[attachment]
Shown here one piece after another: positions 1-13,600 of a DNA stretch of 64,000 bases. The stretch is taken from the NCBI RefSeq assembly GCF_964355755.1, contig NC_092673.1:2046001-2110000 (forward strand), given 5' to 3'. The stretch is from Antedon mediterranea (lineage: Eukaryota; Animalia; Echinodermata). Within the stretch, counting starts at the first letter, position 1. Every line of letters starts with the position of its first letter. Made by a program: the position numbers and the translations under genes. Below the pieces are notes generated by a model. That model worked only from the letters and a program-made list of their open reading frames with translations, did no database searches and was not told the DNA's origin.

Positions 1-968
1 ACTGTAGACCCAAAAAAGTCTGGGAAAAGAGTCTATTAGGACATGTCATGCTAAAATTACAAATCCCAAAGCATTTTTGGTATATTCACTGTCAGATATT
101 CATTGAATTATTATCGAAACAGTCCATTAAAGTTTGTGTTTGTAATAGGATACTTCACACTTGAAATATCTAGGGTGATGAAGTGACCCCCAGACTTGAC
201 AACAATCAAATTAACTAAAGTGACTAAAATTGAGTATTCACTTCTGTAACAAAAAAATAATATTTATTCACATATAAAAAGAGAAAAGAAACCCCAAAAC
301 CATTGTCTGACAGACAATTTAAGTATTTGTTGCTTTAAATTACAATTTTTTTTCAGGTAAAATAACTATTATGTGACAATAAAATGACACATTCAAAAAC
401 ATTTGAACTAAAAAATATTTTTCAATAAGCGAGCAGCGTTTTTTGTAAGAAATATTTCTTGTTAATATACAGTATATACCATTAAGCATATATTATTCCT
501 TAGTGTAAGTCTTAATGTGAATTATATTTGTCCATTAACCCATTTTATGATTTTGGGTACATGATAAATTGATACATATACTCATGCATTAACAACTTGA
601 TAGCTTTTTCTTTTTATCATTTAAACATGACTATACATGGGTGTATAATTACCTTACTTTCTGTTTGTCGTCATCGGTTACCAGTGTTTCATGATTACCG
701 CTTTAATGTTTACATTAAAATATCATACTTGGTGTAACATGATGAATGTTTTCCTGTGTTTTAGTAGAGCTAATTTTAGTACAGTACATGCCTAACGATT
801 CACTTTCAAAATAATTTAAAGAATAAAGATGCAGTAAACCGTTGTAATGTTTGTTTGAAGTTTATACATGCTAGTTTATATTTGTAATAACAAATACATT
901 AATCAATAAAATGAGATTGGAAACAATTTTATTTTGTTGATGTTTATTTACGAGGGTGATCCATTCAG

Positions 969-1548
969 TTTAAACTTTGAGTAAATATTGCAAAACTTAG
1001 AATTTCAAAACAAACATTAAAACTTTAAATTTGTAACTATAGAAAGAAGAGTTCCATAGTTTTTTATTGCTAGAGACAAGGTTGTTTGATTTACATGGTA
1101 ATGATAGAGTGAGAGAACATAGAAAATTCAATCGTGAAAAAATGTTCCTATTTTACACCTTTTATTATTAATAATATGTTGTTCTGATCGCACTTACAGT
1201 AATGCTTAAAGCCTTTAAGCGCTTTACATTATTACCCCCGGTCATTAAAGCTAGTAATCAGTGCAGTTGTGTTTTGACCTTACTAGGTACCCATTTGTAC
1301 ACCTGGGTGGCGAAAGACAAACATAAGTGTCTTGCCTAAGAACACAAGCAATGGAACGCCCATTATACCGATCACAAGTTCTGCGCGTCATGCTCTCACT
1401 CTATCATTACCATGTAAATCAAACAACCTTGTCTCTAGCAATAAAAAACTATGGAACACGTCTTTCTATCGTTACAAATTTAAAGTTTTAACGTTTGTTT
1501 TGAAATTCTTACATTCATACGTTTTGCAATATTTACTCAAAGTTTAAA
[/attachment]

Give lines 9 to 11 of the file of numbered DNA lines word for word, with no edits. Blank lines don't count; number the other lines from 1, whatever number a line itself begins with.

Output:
601 TAGCTTTTTCTTTTTATCATTTAAACATGACTATACATGGGTGTATAATTACCTTACTTTCTGTTTGTCGTCATCGGTTACCAGTGTTTCATGATTACCG
701 CTTTAATGTTTACATTAAAATATCATACTTGGTGTAACATGATGAATGTTTTCCTGTGTTTTAGTAGAGCTAATTTTAGTACAGTACATGCCTAACGATT
801 CACTTTCAAAATAATTTAAAGAATAAAGATGCAGTAAACCGTTGTAATGTTTGTTTGAAGTTTATACATGCTAGTTTATATTTGTAATAACAAATACATT